The next one was born in the blood of the civil war. During the war, President Lincoln announced the Emancipation Proclamation. That document freed the slaves in the states that were rebelling against the Union. Later, the thirteenth amendment banned slavery everywhere in the country. But Lincoln never lived to see it; he was shot a week after the South surrendered. 
 
The Fourteenth Amendment, approved in 1868, said no state could limit the rights of any citizen. And the Fifteenth, approved two years later, said a person's right to vote could not be denied because of his race, color, or former condition of slavery.
 
By the 1890s, the federal government needed more money than it was receiving from taxes on imports. It wanted to establish a tax on earnings. It took 20 years to win approval for the Sixteenth Amendment. The amendment permits the government to collect income taxes.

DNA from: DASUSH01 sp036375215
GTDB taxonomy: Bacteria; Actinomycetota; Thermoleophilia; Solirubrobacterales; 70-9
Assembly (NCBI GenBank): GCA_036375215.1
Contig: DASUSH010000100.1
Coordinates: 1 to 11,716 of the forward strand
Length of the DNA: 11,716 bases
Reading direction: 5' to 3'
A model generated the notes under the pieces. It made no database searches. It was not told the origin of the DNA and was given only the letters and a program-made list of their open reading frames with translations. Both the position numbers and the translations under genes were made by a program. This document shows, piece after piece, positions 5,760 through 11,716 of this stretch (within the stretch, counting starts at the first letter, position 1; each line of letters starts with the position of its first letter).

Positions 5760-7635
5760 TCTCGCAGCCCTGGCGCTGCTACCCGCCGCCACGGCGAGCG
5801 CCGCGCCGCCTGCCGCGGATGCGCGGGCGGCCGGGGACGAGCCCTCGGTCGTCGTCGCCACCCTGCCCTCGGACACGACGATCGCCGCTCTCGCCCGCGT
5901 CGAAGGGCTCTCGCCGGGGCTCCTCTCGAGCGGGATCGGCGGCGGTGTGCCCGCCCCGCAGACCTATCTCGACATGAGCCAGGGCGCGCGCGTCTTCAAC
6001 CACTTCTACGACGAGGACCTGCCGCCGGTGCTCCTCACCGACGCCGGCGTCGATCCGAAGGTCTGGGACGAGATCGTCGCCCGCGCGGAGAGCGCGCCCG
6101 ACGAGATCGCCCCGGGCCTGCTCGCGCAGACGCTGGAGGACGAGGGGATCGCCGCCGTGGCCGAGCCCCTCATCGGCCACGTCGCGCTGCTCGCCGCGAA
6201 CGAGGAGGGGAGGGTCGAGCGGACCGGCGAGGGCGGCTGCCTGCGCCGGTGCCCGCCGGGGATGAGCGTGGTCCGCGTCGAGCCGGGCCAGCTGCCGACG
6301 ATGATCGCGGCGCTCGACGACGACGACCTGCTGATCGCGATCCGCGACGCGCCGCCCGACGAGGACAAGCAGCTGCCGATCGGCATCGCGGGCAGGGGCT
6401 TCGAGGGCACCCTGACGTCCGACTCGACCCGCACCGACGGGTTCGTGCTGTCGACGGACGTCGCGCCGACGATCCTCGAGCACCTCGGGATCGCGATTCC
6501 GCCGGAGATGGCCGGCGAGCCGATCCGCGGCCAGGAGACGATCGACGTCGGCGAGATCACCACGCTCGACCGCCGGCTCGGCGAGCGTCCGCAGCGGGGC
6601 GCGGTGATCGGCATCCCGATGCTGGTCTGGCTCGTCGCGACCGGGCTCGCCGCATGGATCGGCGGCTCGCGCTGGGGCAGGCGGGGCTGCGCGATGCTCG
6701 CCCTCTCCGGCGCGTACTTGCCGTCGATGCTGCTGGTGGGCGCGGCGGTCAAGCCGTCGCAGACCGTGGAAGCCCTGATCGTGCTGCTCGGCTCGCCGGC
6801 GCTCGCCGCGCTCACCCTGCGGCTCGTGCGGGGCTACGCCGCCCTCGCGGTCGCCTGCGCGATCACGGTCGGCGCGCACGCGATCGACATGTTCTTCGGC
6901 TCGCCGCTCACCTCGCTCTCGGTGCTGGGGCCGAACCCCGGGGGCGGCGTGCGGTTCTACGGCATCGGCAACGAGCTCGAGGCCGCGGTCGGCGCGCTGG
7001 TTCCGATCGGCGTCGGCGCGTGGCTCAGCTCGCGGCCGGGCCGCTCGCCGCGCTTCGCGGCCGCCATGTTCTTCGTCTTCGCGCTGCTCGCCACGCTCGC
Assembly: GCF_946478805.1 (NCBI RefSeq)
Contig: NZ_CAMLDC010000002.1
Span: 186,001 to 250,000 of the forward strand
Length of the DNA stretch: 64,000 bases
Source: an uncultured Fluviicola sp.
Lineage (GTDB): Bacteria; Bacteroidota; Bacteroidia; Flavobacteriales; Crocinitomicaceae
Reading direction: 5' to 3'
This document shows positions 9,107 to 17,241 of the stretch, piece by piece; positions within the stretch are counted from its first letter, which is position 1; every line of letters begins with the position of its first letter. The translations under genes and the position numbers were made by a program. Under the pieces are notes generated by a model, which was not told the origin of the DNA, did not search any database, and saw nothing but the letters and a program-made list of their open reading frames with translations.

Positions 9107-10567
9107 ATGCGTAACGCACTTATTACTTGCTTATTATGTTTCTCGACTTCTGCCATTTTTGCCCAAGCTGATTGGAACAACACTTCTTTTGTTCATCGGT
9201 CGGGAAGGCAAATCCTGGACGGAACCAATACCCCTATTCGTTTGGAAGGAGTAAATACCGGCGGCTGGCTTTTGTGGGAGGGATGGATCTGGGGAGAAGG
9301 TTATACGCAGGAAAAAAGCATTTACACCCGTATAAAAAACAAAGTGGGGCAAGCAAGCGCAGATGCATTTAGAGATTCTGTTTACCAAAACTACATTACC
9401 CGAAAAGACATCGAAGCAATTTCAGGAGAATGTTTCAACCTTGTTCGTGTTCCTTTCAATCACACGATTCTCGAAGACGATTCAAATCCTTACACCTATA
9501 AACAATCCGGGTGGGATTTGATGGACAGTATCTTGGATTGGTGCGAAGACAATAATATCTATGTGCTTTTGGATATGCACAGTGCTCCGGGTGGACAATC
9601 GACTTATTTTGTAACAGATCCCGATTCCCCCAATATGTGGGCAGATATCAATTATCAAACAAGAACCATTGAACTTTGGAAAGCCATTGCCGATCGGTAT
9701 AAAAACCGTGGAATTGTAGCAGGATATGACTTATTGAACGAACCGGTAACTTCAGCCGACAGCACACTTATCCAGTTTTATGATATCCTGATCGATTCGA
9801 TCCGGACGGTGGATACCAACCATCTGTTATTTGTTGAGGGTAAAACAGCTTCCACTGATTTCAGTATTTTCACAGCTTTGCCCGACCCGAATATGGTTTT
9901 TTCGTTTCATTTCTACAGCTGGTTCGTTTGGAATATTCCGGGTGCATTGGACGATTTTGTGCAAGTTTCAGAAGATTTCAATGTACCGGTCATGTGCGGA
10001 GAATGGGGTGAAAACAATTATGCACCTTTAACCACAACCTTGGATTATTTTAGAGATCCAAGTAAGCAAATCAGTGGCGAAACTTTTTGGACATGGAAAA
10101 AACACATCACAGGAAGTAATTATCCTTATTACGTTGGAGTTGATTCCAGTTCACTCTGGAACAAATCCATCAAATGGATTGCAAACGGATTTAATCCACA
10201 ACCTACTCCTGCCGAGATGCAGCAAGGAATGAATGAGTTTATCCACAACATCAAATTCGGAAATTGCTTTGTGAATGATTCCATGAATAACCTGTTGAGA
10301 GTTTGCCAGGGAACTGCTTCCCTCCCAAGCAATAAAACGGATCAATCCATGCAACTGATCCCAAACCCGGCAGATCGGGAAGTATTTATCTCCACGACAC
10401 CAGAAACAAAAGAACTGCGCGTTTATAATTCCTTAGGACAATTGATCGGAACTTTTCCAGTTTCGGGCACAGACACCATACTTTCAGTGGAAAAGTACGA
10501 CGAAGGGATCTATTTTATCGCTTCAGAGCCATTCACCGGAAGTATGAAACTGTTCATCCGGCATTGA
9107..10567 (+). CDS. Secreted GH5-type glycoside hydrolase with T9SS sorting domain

Another amendment proposed in the early 1900s was designed to change the method of electing United States Senators. For more than 100 years, senators were elected by the legislatures of their states. The Seventeenth Amendment, approved in 1913, gave the people the right to elect senators directly.
 
In 1919, the states approved an amendment to ban the production, transportation and sale of alcohol. Alcohol was prohibited. It could not be produced or sold legally anywhere in the United States.
 
The amendment, however, did not stop the flow of alcohol. Criminal organizations found many ways to produce and sell it illegally.